Assuring Quality in Higher Education – a Global CONCEPT

Dzień dobry JAKOŚCIOWCY :-)
Z kim i gdzie mam się podzielić jak nie z Wami i tu?
Właśnie pracuję nad charakterystyką, opisem prezentacji pt.: “Assuring Quality in Higher Education – a Global CONCEPT“. Do niedzieli mam czas, żeby “sabmytować propozal” i potencjalnie zaprezentować pomysł przed liderami tego świata tutaj.

Cóż… Proszę trzymajcie kciuki! :-)

Hello World,
Whom and where should I share this to, if not with you and here?
I’m now working on a description of the presentation proposal entitled ‘Assuring Quality in Higher Education – a Global Concept’. I need to have this ready by Sunday to potentially present my idea to the leaders of this planet. Here are the details of the event.

Well…, keep your fingers crossed, please! :-)

Assuring Quality in Higher Education

Share and Enjoy:
  • Facebook
  • Twitter
  • Google Bookmarks
  • LinkedIn
  • email
  • Drukuj
  • PDF

Leave a Comment

Filed under Accreditation, Mea Universitas, Performance, Quality

Życie po życiu

W ciągu ostatnich paru lat, może nawet dekad, było tak, że wieczorami rozmyślałem. I akurat ten fragment nie różni się specjalnie od teraźniejszości. Niemniej jednak, rozmyślałem w kategoriach “muszę coś zrobić”, planowałem, obiecywałem sam sobie – co muszę a czego nie mogę.

Byłem tym samym człowiekiem, a jednak coś się zmieniło… Misja się nie zmieniła. Pragnienia i poczucie wszechogarniającej potrzeby bycia użytecznie społecznie też nie. A jednak… uważam, że niczego nie muszę. Taka postawa od paru tygodni, może miesięcy, a może nawet roku bardzo ułatwia mi koegzystencję z otaczającym mnie światem.

Czuję się sobą i wiem, że będąc sobą mogę więcej niż kiedykolwiek.
Oby to życie po życiu trwało jak najdłużej.

Dobranoc (odpowiedziałem mojej żonie Ani)

Share and Enjoy:
  • Facebook
  • Twitter
  • Google Bookmarks
  • LinkedIn
  • email
  • Drukuj
  • PDF

Leave a Comment

Filed under Uncategorized

Accreditation – is it a threshold to maintain minimum standards or a starting block for quality improvement?

I was trying to answer the above question during my presentation at the 4th QS-Maple Conference held in Abu Dhabi this year. The main point I stressed was about a period of time between accreditation and re-accreditation referred as an accreditation cycle.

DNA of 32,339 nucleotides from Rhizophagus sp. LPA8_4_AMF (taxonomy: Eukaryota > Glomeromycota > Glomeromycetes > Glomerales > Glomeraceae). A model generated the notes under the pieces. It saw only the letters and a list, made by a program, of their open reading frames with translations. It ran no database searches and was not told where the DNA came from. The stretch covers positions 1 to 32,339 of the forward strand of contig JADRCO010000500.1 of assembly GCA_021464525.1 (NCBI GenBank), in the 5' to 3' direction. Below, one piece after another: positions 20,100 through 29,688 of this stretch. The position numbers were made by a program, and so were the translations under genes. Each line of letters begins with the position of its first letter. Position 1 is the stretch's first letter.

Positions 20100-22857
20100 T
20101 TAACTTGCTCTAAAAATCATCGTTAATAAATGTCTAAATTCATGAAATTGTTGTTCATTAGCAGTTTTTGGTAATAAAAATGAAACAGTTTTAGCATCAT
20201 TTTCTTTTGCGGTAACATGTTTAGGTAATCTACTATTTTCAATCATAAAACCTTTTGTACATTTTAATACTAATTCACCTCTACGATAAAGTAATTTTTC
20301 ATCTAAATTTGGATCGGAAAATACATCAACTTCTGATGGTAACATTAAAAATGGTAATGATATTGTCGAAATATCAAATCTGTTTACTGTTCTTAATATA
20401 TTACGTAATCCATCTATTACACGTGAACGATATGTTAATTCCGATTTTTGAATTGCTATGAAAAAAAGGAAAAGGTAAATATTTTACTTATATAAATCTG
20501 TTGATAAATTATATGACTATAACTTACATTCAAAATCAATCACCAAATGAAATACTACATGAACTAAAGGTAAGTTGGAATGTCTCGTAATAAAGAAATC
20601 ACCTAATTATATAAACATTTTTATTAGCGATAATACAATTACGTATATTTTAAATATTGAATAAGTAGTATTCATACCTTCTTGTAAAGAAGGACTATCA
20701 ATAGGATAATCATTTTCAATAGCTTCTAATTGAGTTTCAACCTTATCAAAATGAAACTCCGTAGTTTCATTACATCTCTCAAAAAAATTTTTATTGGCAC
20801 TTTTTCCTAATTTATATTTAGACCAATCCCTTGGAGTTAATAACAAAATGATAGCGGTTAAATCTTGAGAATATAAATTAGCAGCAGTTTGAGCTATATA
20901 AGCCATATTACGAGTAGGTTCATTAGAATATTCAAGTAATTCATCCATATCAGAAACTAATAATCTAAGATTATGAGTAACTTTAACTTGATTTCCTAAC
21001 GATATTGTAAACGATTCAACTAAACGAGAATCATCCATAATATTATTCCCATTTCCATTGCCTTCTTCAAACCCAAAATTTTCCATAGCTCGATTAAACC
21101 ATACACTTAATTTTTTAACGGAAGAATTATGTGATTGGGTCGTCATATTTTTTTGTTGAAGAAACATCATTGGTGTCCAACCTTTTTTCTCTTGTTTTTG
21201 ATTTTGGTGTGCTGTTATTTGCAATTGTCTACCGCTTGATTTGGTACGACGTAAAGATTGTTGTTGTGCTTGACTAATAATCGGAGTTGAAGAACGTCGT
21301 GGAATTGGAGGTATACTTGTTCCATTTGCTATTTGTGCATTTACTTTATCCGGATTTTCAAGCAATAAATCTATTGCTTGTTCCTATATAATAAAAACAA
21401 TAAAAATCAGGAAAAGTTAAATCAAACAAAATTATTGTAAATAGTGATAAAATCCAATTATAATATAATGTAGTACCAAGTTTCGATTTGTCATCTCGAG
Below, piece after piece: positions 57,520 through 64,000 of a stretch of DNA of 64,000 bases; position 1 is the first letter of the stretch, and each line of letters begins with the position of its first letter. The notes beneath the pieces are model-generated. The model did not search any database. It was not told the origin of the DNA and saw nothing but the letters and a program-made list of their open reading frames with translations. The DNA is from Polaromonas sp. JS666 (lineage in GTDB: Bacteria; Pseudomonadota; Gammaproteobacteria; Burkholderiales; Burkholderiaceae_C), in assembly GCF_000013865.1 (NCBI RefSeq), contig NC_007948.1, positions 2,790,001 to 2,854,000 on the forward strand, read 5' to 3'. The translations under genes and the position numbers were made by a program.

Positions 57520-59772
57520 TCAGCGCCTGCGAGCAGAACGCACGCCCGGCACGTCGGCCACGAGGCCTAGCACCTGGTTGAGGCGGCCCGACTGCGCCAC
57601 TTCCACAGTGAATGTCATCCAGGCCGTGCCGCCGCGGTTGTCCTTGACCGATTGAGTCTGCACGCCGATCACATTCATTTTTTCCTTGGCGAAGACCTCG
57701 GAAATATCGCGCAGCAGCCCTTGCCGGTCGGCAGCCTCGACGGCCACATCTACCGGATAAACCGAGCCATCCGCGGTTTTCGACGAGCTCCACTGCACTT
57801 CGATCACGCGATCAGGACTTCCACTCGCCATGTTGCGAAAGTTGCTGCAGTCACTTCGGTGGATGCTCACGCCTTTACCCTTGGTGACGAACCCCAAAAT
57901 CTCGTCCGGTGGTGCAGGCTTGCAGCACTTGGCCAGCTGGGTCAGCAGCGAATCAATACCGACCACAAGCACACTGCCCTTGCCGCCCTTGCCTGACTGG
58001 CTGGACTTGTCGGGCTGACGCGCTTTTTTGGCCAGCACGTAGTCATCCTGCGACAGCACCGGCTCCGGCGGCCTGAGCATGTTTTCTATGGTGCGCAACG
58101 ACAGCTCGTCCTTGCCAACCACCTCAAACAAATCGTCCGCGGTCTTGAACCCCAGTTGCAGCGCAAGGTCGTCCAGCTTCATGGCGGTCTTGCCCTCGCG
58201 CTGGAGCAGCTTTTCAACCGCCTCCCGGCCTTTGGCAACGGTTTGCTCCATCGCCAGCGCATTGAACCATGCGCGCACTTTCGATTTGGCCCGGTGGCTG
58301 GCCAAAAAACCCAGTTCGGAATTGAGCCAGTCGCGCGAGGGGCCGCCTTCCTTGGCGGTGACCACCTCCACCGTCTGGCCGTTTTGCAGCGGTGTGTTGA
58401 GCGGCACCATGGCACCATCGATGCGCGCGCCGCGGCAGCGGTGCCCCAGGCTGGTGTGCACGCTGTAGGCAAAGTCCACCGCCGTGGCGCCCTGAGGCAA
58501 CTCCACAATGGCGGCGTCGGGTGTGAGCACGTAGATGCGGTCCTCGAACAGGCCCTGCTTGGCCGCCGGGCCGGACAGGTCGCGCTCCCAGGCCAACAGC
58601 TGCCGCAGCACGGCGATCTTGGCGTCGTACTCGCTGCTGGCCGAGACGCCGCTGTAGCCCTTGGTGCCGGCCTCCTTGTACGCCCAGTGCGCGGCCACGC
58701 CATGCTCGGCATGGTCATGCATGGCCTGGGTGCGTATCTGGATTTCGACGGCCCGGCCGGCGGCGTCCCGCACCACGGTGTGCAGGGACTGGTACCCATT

I have no doubt how important role accreditation plays when it comes to assuring an acceptable and minimum level of quality. It is very much visible in the national accreditation systems whereby all higher education institutions in a given country are expected to adhere to local requirements. I call it Mc-reditation, meaning that all experience the same – minimum and acceptable level of quality for a long period of time and regardless of the delivery site. And don’t get me wrong – I find it very positive (at least as something to begin with). Nevertheless, I strongly believe we are here for more – to aim for some sort of continuity in quality improvement.

Except for meeting the minimum standards, and therefore improving at the initial stage of the accreditation process, does accreditation really make us strive for excellence?
I don’t think so. I dont’t think we can rely on the accreditation standards nor accreditation procedure in this matter. It rather depends on our quality culture – the maturity of our quality management system…

For more information, please refer to my presentation here.

Share and Enjoy:
  • Facebook
  • Twitter
  • Google Bookmarks
  • LinkedIn
  • email
  • Drukuj
  • PDF

Comments Off on Accreditation – is it a threshold to maintain minimum standards or a starting block for quality improvement?

Filed under Accreditation

McDefinition of Quality

In a few days I’m starting to teach my next Total Quality Management class at the Bachelor level. As it happens every semester, first I need to make my students think what quality in fact means.
What is it? How to define it? What is this “thing” which they are supposed to know how to manage and improve?

Often I start my talks on quality with a description which basically says that quality is simply indefinable – it’s like love*. “Everybody knows and feels when there is love. Everybody recognises it. But when we try to give a definition of it, we are left standing with empty hands” (Vroeijenstijn, 1995).